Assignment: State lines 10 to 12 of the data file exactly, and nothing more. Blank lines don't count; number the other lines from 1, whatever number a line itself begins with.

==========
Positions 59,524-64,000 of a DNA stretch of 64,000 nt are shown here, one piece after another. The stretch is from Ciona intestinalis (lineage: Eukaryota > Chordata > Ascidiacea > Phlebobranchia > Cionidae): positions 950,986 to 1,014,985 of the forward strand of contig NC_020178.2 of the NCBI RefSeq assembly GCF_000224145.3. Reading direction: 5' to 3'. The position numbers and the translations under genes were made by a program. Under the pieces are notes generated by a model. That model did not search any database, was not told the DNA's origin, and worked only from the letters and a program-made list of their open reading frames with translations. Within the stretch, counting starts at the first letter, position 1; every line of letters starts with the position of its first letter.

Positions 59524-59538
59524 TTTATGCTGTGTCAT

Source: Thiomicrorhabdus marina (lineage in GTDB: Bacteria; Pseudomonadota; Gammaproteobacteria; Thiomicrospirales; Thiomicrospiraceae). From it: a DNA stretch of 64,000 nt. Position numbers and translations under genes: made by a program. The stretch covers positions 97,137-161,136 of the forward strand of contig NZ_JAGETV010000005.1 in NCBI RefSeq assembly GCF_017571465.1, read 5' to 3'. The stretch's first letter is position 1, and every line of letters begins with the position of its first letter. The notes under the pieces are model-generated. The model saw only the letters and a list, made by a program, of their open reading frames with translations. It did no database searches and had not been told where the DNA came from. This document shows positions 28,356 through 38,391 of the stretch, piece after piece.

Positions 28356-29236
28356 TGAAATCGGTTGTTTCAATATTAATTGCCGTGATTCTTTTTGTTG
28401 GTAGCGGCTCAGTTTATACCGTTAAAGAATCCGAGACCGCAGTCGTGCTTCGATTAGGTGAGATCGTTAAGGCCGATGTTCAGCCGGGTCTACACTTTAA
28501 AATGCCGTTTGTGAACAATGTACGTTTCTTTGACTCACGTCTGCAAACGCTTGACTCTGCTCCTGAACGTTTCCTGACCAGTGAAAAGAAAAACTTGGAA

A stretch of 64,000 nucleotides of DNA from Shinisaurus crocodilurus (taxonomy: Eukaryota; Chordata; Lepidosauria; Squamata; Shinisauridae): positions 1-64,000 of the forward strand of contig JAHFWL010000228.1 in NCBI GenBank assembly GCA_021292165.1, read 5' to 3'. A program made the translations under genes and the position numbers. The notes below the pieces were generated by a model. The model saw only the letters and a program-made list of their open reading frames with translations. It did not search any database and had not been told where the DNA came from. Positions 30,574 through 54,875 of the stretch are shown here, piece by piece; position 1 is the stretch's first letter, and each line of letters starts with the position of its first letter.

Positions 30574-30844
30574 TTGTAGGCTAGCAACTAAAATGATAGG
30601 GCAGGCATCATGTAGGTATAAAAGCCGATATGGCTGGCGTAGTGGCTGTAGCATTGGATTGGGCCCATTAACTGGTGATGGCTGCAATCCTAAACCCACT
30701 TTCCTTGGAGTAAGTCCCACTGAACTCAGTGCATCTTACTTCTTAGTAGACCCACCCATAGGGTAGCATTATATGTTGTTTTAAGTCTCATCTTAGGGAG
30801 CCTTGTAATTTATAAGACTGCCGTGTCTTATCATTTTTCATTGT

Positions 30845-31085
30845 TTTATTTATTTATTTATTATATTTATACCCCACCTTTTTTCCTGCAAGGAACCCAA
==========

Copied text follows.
Positions 30574-30844
30574 TTGTAGGCTAGCAACTAAAATGATAGG
30601 GCAGGCATCATGTAGGTATAAAAGCCGATATGGCTGGCGTAGTGGCTGTAGCATTGGATTGGGCCCATTAACTGGTGATGGCTGCAATCCTAAACCCACT